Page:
If you look at the Mobile Controller, each side of the device looks much more like what I had initially hoped the One-Hand Controller would be. One side features an Analogue Stick and D-Pad, while the other features an analogue stick and face buttons, with a rear bumper (and presumably trigger) visible at the top of each in the render. The fact that these features are visible on the mobile controller, but not the One-Hand Controller, suggests the device is serving a different purpose.

So, if the One Hand Controller isn’t designed for use as a pair, for full 3D gaming, what might it be used for?

Well, the first option is it may be designed primarily to be a TV Remote style input, for users watching streaming TV on their Xbox. I don’t know how likely that is, I suspect that’s not the case, but it’s a possibility.

Secondly, it could be designed to facilitate play of games with more simple controls, such as 2D platformers with no camera controls necessary during play, but that again feels like an unusual focus for a device like this.

Perhaps it contains accelerometer support, like the upcoming Sebile controller, and is designed for motion controlled titles. I can see a world in which Xbox’s Activision Blizzard King acquisition leads to mobile titles focused on motion controls being included to play on your TV via GamePass, and this device might be used to facilitate that?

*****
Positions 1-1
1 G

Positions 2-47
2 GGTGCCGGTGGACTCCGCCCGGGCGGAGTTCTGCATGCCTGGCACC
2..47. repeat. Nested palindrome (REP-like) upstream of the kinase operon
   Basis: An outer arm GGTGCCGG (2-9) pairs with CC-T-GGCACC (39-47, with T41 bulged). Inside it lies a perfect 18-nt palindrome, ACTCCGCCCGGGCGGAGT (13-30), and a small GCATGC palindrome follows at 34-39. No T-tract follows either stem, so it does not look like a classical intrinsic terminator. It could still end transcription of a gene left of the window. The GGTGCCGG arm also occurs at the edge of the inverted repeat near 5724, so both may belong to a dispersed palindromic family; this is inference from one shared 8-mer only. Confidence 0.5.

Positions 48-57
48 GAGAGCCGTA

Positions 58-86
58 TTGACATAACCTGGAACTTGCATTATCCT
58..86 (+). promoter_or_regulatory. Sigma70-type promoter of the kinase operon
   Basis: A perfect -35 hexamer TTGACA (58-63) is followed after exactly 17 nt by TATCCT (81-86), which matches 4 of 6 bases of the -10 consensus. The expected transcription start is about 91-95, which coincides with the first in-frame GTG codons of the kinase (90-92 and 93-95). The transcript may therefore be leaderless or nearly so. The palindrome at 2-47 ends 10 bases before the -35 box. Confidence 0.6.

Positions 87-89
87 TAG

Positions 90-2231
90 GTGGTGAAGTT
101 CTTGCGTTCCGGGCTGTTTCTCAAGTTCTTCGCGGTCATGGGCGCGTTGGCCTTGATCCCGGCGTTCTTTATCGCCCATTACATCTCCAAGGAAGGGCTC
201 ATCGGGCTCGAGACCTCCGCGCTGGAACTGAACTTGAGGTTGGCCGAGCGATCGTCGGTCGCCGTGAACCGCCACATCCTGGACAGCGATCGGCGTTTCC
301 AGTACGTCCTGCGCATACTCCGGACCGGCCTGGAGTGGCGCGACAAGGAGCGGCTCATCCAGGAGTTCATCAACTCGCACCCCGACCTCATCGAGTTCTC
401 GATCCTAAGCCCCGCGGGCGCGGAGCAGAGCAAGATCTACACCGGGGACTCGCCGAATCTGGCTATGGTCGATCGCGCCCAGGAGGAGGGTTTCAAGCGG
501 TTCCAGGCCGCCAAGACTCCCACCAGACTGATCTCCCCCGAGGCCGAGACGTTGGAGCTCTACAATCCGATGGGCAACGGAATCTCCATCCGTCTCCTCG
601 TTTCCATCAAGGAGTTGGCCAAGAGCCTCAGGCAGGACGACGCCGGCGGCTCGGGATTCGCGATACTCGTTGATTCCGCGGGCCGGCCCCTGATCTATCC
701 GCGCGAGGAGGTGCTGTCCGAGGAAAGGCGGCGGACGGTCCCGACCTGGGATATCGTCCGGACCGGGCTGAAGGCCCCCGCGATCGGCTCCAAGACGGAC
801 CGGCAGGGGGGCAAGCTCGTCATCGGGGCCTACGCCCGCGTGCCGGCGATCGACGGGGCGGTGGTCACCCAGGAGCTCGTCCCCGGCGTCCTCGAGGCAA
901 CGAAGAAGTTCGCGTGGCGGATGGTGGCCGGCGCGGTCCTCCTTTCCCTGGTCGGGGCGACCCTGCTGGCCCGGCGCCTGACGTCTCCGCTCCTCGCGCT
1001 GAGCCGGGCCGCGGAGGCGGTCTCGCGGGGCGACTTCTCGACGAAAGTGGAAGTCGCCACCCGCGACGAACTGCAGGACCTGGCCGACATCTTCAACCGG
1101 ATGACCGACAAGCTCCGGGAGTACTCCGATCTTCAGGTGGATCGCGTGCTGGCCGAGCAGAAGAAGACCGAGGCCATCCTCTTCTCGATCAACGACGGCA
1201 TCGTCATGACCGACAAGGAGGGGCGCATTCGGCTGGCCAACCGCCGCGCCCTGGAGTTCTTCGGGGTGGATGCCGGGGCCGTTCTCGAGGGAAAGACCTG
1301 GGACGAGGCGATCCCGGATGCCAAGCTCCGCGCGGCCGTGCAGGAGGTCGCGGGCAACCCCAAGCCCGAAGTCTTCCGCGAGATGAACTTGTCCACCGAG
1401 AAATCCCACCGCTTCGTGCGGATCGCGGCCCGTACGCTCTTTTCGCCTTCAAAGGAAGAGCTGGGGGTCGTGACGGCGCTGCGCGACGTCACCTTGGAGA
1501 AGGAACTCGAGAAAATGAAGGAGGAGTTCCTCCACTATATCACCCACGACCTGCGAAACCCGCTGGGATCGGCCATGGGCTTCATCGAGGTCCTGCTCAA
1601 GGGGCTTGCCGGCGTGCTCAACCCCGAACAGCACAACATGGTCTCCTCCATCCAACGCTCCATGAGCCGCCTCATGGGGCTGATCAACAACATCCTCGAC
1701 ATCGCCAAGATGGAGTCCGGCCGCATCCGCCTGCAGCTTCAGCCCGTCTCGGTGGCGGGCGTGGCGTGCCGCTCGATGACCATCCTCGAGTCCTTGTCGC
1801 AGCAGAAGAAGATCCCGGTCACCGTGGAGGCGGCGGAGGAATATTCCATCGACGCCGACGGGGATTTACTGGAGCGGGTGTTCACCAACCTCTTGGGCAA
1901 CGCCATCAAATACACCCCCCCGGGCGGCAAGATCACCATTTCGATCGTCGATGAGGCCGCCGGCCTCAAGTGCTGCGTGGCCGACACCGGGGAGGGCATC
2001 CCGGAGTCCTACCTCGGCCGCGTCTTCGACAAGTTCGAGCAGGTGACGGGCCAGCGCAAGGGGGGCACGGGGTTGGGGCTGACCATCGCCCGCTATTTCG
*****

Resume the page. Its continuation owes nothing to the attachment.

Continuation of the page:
Lastly, and I personally think most likely, this could be designed as an additional input option for players using an Xbox Adaptive Controller to incorporate into their setup via Co-Pilot mode. If you’re a gamer with reliable use of one hand, who is used to holding a controller while gaming, but finds holding an Xbox controller one handed difficult due to supporting the full controller’s weight from just one side, this could be a way to hold a number of Xbox controller inputs more comfortably, while using external buttons and switches for your other inputs.

Now, it’s entirely possible this One-Hand Controller could come in other form factors, depending on what controls you’re looking to localise in one hand. It could be that there are bumpers and triggers on the back, simply not shown in the render. The controller could have been entirely redesigned since the leaked image was produced, or I could be otherwise off track regarding the controller’s design and function.

Regardless, I find the prospect of an Xbox developed One-Hand Controller to be an interesting one, and I hope the controller is still in the works, and planned for release.

I’d love to hear from folks in the comments if you’ve got any theories about the controller, or any use cases you’d find it useful for as an accessibility device.

For now, if you’re looking to use an Xbox controller using just one hand, other than Xbox Adaptive Controller setups, I can also recommend researching 3D printed mounts, which can help bring more of the inputs on an Xbox controller into reach for single hand usage. While not necessarily cheap, options such as this one linked in the video description can be useful for some gamers to consolidate their controller inputs.